Farewell, 2012

Image from the BBC. 

Everybody says it, every single year, but this year has flown by. It has been a year of so many memories and “where were you?” moments – for me, the London Olympics will always make 2012 a key year of my youth. I’ve done so much myself: I began this blog in June, I completed my August Challenge in, well, August, and I’ve successfully settled into my second year of university. I started a new job, overcome the past in many respects, and reconciled my relationship with my mother somewhat. I’ve learned so many new things and exposed myself to such a great amount of cultural and natural beauty. I’m proud of myself, and I’m keen to see how 2013 will turn out.

Naming the upcoming year always sounds so raw for some time – currently, “2013” refers to an unobtainable, distant point of the future rather than something commencing so shortly.

I’m excited about all of the books I will go on to study this university year. When I return in mid-January, after an exam I really should revise for, I’ll be studying one module about transatlantic literature that includes Plath, Dickens and Bill Bryson, and another on Latin American “Nation and Narration”. Also, I’ll spend a year working in Spain from next September – an inevitably fearful yet very promising prospect!

I’m not sure about resolutions at this point of the year. Yet I do, like many others, love the thought of a fresh start. Today I’ve been trying to think of a focus for 2013. I was inspired by Amy Sundberg’s “Year of Friendship”, but quiet, independent contemplation is of most importance to me at the moment. Therefore, below is a little passage that comes to mind. Perhaps I’ll remember to re-read it at some point, although perhaps I won’t:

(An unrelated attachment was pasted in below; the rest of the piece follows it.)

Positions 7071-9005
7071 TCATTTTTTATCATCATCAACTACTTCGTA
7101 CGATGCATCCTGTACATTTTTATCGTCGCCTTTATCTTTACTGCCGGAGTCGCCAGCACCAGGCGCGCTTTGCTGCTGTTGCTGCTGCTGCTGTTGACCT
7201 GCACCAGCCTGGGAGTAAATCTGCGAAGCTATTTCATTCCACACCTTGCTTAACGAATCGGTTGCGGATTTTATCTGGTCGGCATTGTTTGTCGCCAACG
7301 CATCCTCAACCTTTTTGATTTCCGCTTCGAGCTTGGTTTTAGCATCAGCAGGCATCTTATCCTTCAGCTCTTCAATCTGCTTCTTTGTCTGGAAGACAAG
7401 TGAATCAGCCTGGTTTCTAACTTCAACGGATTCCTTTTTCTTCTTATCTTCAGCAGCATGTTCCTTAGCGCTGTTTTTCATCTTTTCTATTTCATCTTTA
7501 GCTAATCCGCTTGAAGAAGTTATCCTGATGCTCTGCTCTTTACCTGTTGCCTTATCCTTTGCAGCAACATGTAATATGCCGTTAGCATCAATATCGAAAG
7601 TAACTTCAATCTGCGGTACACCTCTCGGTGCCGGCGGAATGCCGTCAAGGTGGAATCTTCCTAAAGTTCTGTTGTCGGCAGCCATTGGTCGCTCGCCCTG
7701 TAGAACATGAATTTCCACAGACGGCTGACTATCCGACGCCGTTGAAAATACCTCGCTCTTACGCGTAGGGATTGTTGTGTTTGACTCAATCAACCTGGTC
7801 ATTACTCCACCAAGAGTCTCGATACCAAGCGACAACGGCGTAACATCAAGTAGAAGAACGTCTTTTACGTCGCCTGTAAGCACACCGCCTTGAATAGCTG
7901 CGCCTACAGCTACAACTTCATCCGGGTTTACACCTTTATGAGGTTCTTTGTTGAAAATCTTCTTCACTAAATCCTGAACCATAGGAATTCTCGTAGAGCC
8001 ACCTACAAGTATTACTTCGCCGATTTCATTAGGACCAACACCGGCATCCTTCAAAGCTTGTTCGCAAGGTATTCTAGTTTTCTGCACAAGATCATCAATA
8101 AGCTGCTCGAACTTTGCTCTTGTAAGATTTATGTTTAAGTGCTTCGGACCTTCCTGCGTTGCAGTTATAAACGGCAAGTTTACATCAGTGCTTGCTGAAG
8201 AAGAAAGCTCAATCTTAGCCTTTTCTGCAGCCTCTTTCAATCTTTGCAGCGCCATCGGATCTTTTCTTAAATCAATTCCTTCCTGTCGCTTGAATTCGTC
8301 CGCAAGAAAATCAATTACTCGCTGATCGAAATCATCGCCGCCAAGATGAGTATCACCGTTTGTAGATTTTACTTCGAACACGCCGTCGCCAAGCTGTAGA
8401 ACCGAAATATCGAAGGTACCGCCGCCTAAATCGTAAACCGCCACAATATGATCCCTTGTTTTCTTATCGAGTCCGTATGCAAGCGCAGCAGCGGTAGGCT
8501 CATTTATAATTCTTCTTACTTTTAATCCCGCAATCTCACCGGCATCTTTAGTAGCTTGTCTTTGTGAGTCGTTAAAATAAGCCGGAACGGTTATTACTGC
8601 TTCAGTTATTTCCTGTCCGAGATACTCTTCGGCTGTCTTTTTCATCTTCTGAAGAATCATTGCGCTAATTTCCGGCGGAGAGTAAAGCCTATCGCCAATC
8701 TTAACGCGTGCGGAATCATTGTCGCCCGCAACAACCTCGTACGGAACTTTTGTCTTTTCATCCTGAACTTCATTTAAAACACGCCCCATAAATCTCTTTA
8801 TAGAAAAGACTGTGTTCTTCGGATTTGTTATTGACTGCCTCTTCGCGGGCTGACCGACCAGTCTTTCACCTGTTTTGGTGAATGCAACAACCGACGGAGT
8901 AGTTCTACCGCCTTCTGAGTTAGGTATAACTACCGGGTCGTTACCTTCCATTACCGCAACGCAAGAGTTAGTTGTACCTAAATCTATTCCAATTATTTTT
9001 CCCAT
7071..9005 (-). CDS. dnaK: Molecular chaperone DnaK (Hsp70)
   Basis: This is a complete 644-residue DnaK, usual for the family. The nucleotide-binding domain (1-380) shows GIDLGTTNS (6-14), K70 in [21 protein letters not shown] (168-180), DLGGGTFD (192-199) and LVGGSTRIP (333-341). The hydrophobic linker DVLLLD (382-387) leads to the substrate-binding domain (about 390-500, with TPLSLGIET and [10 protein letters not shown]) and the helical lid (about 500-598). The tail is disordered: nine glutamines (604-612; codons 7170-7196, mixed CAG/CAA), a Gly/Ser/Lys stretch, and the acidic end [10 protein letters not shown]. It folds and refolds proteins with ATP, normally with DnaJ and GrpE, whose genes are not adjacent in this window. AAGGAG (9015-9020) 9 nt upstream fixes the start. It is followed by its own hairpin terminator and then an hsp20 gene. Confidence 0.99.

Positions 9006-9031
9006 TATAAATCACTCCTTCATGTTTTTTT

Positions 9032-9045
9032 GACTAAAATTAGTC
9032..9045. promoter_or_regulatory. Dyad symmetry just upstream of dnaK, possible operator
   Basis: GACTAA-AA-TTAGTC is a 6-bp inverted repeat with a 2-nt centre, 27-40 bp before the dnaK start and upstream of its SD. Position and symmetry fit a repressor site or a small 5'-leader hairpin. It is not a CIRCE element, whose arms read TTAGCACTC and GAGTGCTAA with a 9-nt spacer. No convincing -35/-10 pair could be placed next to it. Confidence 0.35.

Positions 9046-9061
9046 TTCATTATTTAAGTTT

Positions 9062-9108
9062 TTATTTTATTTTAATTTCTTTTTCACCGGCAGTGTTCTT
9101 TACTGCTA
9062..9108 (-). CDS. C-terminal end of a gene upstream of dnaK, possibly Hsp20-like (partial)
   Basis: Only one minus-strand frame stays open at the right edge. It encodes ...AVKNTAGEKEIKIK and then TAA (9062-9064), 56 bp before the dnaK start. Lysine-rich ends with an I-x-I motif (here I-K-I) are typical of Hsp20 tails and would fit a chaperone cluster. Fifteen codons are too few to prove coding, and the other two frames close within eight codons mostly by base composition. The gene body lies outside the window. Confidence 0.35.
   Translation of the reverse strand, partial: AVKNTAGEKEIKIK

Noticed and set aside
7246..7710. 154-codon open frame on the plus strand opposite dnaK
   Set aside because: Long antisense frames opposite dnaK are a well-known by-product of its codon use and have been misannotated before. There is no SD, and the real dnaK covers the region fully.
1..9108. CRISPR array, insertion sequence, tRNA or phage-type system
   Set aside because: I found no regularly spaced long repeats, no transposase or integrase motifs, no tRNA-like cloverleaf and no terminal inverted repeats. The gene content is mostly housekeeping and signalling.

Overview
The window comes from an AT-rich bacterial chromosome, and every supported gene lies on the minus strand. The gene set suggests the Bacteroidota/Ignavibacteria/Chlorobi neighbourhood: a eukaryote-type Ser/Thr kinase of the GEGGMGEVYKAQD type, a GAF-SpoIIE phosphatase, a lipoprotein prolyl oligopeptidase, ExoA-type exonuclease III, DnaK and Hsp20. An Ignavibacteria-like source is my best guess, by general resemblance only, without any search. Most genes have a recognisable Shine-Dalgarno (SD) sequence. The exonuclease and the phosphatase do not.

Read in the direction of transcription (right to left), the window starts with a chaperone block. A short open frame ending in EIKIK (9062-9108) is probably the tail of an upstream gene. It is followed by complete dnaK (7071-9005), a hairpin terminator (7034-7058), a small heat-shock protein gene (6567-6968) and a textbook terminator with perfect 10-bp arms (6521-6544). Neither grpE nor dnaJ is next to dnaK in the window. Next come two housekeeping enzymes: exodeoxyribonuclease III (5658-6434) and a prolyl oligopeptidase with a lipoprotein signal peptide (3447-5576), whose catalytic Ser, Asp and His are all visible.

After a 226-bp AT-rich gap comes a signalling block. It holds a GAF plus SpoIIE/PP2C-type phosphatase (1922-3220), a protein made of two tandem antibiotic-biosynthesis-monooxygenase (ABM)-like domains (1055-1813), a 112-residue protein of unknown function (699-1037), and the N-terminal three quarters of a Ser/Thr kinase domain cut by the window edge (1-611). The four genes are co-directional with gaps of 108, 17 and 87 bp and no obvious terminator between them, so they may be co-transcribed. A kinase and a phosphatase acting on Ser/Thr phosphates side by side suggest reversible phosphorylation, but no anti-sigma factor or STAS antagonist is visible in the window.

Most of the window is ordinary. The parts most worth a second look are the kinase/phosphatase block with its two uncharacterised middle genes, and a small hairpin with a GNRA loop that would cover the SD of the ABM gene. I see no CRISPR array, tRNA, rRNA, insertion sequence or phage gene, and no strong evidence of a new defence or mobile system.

To accept and enjoy all that comes to me. To ensure that I acknowledge the beautiful things in life, and to take time – no matter how short – to do this. To connect and share, no matter how hard this can be. To feel a part of the collective whole, and feel confident enough to contribute my personality and talents. To read excessively, watch great films, listen to incredible music, and see beautiful art. To stop worrying and simply focus on all that makes it worthwhile being here (because it really is worthwhile). SMILE.

So now Big Ben has struck twelve, the BBC has boasted an incredibly expensive quantity of fireworks, and Come On Eileen is playing on Jools Holland’s Hootenanny. 2013 has truly begun, and I wish you all the best.

It's good to meet you! I started Tolstoy Therapy back in 2012 to share my healing journey through anxiety and PTSD with books. I also climb mountains, go on solo adventures, and write over at livewildly.co.

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